Films

  • The Farewell; Written and directed by LuLu Wang | DVD
  • Lucky Grandma; Directed by Sasie Sealy, Written by Angela Cheng and Sasie Sealy | DVD / digital
  • Minding the Gap; Directed by Bing Liu | DVD

Music

  • Omoiyari by Kishi Bashi | CD
  • Nectar by Joji | CD / digital
  • Be the Cowboy by Mitski | CD

Books

Categories
Booklists Recommendations

Celebrating Toni Morrison

by Adult Services Manager Whitney

February 18 is Toni Morrison Day, a statewide holiday in Ohio due to legislation passed late last year. It also would have been her 90th birthday.

Born Chloe Ardelia Wofford, Morrison grew up in Lorain, and later set two of her earliest books, The Bluest Eye and Sula, in Ohio. Morrison was the first African American woman to win the Nobel Prize in Literature, and won the Pulitzer Prize in Fiction for Beloved.

She also worked as an editor: she was the first black woman senior editor in the fiction department at Random House, and helped lift up black writers like Angela Davis, Toni Cade Bambara, and Wole Soyinka.

There are many ways to celebrate Toni Morrison Day! Read or listen to her novels, watch a documentary about her life, and read other authors she promoted, admired, or inspired. Check out her books, as well as these titles, available with your Bexley Public Library card:

  • Toni Morrison, The Pieces I Am | DVD / digital
  • The Toni Morrison Book Club by Juda Bennett | print / audio ebook
  • Who’s Got Game? by Toni Morrison and Slade Morrison | print / digital
  • The Source of Self-Regard: selected essays, speeches, and meditations by Toni Morrison | print / digital
  • Well Read Black Girl by Glory Edim | print / digital
  • Deep Sightings and Rescue Missions: Fiction, Essays, and Conversations by Toni Cade Bambara | digital
  • Freedom is a Constant Struggle by Angela Davis | print / digital
  • The Collected Poems of Lucille Clifton 1965-2010 | print / digital
  • Africa39 by Wole Soyinka | print / digital

Categories
Staff Book Reviews

Boom Town by Sam Anderson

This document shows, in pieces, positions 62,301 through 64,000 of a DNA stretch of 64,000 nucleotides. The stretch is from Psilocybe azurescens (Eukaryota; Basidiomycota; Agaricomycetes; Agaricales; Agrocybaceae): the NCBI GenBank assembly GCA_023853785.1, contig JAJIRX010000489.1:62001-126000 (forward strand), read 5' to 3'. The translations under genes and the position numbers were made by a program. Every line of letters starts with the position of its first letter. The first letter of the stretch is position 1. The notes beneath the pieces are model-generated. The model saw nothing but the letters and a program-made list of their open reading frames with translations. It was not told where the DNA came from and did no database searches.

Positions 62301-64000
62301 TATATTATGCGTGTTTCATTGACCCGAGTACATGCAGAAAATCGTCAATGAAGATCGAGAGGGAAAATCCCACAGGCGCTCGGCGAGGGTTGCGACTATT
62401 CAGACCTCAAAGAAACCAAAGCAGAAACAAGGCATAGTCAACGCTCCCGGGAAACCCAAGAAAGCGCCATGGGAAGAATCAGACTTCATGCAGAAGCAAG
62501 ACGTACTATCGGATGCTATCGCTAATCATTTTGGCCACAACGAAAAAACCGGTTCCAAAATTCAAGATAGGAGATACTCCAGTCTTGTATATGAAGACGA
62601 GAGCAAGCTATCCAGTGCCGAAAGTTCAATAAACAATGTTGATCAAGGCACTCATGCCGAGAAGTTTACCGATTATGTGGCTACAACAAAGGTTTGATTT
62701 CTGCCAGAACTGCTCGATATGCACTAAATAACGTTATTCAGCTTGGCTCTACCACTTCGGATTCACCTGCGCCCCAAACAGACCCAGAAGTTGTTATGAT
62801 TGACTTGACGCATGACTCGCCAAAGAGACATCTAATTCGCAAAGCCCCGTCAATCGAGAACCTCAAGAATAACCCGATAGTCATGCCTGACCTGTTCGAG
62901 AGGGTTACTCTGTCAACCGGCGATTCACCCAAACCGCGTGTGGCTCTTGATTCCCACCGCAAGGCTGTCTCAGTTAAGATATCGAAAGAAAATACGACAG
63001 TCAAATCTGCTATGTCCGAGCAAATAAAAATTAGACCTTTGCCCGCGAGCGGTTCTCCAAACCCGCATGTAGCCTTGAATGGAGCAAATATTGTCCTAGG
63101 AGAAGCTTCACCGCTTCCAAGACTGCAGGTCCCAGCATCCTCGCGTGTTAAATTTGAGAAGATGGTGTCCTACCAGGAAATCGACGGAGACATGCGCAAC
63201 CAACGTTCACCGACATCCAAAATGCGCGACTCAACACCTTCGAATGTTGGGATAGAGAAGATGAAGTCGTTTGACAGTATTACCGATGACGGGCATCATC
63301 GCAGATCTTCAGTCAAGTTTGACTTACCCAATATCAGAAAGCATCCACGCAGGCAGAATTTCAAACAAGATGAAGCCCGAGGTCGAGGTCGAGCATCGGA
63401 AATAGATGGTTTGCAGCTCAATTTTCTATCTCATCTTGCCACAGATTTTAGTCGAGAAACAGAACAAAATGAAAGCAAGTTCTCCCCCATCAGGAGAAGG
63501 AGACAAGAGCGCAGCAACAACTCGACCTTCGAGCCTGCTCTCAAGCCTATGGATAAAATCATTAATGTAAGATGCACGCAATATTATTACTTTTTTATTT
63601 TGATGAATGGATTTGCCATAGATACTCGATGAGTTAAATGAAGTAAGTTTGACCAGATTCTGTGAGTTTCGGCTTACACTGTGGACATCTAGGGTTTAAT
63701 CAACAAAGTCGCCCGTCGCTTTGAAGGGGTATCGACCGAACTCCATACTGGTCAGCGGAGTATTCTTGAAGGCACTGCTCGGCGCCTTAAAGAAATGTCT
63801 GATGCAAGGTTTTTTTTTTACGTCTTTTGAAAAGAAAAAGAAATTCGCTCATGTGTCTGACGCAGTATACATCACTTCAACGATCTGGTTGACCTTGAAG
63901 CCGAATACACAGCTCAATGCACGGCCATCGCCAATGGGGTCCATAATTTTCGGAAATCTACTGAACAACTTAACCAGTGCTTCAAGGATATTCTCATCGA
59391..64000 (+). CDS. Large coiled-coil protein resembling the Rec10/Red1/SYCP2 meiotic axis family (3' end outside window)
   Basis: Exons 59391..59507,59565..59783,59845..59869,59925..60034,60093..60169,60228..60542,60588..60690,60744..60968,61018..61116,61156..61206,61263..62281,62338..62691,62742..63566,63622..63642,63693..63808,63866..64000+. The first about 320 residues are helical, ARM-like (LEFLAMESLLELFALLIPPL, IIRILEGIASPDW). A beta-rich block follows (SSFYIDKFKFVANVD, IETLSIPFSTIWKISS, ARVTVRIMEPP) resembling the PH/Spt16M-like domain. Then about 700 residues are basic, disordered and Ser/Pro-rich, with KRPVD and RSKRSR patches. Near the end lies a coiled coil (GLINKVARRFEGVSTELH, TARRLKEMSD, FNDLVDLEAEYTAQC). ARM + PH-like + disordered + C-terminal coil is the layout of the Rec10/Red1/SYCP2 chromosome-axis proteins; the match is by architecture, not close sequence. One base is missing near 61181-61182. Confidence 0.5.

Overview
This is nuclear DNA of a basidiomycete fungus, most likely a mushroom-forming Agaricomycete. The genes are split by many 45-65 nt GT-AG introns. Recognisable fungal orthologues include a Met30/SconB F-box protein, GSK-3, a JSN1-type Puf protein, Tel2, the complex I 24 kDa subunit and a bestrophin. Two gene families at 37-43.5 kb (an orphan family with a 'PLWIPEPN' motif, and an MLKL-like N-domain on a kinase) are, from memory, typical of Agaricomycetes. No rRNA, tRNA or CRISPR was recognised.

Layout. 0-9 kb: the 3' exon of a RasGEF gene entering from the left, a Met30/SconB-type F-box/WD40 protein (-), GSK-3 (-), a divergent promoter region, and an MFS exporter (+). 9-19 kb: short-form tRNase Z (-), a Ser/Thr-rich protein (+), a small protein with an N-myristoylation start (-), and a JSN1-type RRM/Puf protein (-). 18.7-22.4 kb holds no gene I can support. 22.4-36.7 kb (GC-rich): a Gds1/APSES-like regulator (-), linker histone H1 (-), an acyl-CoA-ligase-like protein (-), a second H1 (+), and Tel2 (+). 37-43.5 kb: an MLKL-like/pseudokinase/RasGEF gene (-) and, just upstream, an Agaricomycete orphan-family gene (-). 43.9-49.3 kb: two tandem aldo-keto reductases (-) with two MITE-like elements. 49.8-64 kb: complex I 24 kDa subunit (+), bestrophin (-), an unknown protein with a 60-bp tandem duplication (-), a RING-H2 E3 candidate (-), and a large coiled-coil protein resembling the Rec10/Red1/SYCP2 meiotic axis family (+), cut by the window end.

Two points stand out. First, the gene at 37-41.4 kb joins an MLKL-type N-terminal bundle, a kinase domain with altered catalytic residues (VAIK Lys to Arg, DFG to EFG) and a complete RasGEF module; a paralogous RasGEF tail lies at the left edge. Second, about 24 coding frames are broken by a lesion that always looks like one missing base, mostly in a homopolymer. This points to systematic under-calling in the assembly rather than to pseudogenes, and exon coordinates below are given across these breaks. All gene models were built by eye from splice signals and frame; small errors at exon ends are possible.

A book review from BPL team member, Jeff.

It feels necessary to start this review with a disclaimer: I have never been to Oklahoma City (OKC), nor do I have any family roots or any ties whatsoever to Oklahoma. I first heard about Boom Town from an interview with the author, Sam Anderson, on Zach Lowe’s basketball podcast, The Lowe Post. (Another disclaimer: you don’t need to be a basketball fan to enjoy this book).

The “boom” in Boom Town takes on a number of roles throughout this book: in one instance, literal sonic booms as a result from supersonic flight. In one of the book’s most entertaining chapters, Anderson describes Operation Bongo. In the 1960s, the U.S. government wanted to test supersonic flights, or more specifically, the effects of repeated sonic booms and the disruptions they cause to human lives. Oklahoma City, with its need for commerce and desire for relevance, happily agreed to become the site for these tests and Operation Bongo was born. The results are equal parts amusing and awful.

The main significance of “boom” in Boom Town, however, is that of boom and bust. It’s the idea of balancing meticulous planning and the love of the process with chasing something glamorous and immediate. This narrative thread ties the book together and is the lens that just about every aspect of OKC history is viewed through. From the chaotic “Land Run” that birthed the city and the tornadoes that threaten to upend its very existence, to Sam Presti, the scrupulous, bespectacled General Manager of the Oklahoma City Thunder, who has carefully constructed one of the best franchises in basketball and given the city a much needed source of civic pride.

Oklahoma City is not without its share of tragedies, both self-inflicted and otherwise. It is unfortunately unsurprising to learn of the city’s history of displacing both the Native and Black populations. However, as Anderson points out, OKC tends to cultivate particularly tenacious citizens such as Clara Luper, a leader in the American Civil Rights Movement whose nonviolent sit-in protests led to the desegregation of many OKC establishments. And sadly, the people of Oklahoma City were subjected to the deadliest incident of domestic terrorism in U.S. history during the 1995 bombing of the Alfred P. Murrah Federal building.

And yet, the city mourned and rebuilt. Throughout its 100+ year history, Oklahoma City has struggled with its sometimes misguided, perpetually optimistic dream of becoming a first-rate American city. Today, it finally resembles the bustling metropolis so many of its residents fantasized about.

As an outsider to the city, Sam Anderson treats the history of Oklahoma City with curiosity, and depending on the situation, skepticism or reverence. In Boom Town, Anderson has crafted a thoroughly engaging, wide-ranging history of a city that truly encapsulates the breadth of the American experience.

Recommended for fans of U.S. history, basketball, and easily readable non-fiction in general.